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Search Engine Robot

Web Robots (also known as Web Wanderers, Crawlers, or Spiders), are programs that traverse the Web automatically. Search engines such as Google use them to index the web content, spammers use them to scan for email addresses, and they have many other uses.

Last Revised: 2015-09-07

Server

A web server is a computer connected to a network (web host) that offers some service to users, such as file storage. In terms of websites, the server your site is stored on is a computer permanently connected to the Internet that you upload your website files to. The server will then send your webpages and other files to visitors as they connect to your site.

Last Revised: 2015-07-01

Session

A session can be defined as a server-side storage of information that is desired to persist throughout the user's interaction with the website or web application.

Instead of storing large and constantly changing information via cookies in the user's browser, only a unique identifier is stored on the client side (called a "session id"). This session id is passed to the web server every time the browser makes an HTTP request (i.e., a page link or AJAX request). The web application pairs this session id with it's internal database and retrieves the stored variables for use by the requested page.

Last Revised: 2015-08-29

SFTP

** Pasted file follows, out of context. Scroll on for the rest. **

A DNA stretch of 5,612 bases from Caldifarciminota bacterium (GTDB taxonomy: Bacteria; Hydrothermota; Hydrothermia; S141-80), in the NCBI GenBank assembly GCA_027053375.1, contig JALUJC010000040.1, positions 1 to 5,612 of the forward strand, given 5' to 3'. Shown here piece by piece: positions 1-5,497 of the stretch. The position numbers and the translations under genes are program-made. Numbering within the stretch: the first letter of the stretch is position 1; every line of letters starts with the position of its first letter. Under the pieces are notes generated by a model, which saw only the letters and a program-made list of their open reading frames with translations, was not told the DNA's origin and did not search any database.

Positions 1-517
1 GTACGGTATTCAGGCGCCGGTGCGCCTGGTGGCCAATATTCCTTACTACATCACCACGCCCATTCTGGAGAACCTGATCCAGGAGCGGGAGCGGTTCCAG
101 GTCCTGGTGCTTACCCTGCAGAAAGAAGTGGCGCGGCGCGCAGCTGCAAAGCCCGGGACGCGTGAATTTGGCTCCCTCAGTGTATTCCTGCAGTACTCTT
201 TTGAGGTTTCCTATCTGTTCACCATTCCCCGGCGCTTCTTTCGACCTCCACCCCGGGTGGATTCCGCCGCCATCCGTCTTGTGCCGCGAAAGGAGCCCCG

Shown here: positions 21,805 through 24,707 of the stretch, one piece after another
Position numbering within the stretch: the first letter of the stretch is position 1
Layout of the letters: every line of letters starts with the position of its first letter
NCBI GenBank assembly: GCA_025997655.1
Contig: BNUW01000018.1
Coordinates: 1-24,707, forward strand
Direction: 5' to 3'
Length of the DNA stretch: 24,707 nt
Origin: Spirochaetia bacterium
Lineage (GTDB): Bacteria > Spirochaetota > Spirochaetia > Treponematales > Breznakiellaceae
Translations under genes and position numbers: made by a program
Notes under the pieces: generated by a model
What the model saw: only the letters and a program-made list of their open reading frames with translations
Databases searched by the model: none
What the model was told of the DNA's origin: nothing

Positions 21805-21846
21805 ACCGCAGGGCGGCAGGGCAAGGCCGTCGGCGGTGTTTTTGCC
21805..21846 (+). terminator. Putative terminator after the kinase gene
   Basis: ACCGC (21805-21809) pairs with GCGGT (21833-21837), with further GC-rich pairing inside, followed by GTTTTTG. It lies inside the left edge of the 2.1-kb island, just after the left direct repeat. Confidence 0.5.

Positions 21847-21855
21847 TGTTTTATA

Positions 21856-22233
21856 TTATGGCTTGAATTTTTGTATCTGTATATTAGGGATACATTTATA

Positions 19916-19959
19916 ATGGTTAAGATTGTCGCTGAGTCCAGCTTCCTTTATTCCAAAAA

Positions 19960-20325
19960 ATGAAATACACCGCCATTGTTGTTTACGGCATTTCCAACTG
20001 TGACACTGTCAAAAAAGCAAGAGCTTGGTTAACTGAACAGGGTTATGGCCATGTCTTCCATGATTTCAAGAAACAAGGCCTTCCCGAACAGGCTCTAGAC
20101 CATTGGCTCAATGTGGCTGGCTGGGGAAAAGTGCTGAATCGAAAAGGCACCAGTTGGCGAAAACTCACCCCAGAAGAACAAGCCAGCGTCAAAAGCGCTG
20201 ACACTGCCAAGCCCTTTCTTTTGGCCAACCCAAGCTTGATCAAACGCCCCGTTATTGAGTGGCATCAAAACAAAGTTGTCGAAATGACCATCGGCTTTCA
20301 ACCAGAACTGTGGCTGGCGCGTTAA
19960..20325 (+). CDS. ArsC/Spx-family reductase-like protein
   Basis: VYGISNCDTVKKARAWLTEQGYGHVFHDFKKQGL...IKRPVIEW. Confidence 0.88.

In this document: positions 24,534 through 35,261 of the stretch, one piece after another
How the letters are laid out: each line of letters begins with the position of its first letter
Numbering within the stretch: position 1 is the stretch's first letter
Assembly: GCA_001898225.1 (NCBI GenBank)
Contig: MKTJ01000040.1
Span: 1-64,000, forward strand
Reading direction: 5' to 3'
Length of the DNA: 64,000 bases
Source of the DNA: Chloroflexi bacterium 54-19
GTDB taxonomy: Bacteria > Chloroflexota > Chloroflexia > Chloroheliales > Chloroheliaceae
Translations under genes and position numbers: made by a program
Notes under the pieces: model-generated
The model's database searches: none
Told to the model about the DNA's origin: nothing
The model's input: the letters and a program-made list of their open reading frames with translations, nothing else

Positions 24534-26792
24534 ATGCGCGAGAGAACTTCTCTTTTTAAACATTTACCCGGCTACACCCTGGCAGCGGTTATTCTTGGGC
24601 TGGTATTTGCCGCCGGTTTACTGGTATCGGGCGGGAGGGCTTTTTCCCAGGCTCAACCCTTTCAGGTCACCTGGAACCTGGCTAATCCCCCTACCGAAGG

SFTP (Secure File Transfer Protocol) or the SSH File Transfer Protocol is a network protocol that provides file access, file transfer, and file management over any reliable data stream. SFTP is as an extension of the Secure Shell protocol (SSH) to provide secure file transfer functionality.

Last Revised: 2015-09-13

SMS

Short Message Service (SMS) is a text messaging service component of phone, Web, or mobile communication systems. It uses standardized communication protocols to allow fixed line or mobile phone devices to exchange short text messages.

Last Revised: 2015-09-22

SOAP

SOAP, originally an acronym for Simple Object Access Protocol, is a protocol specification for exchanging structured information in the implementation of web services in computer networks. It uses XML Information Set for its message format, and relies on other application layer protocols, most notably Hypertext Transfer Protocol (HTTP) or Simple Mail Transfer Protocol (SMTP), for message negotiation and transmission.

Last Revised: 2015-08-25

Spam

Spam is most often considered to be unsolicited junk email. Spam is generally email advertising.

In addition to wasting people's time with unwanted email, spam also eats up a lot of network bandwidth. Consequently, there are many organizations, as well as individuals, who have taken it upon themselves to fight spam with a variety of techniques. But because the Internet is public, there is really little that can be done to prevent spam, just as it is impossible to prevent junk mail. However, some online services have instituted policies to prevent spammers from spamming their subscribers.

Last Revised: 2015-08-25

SSH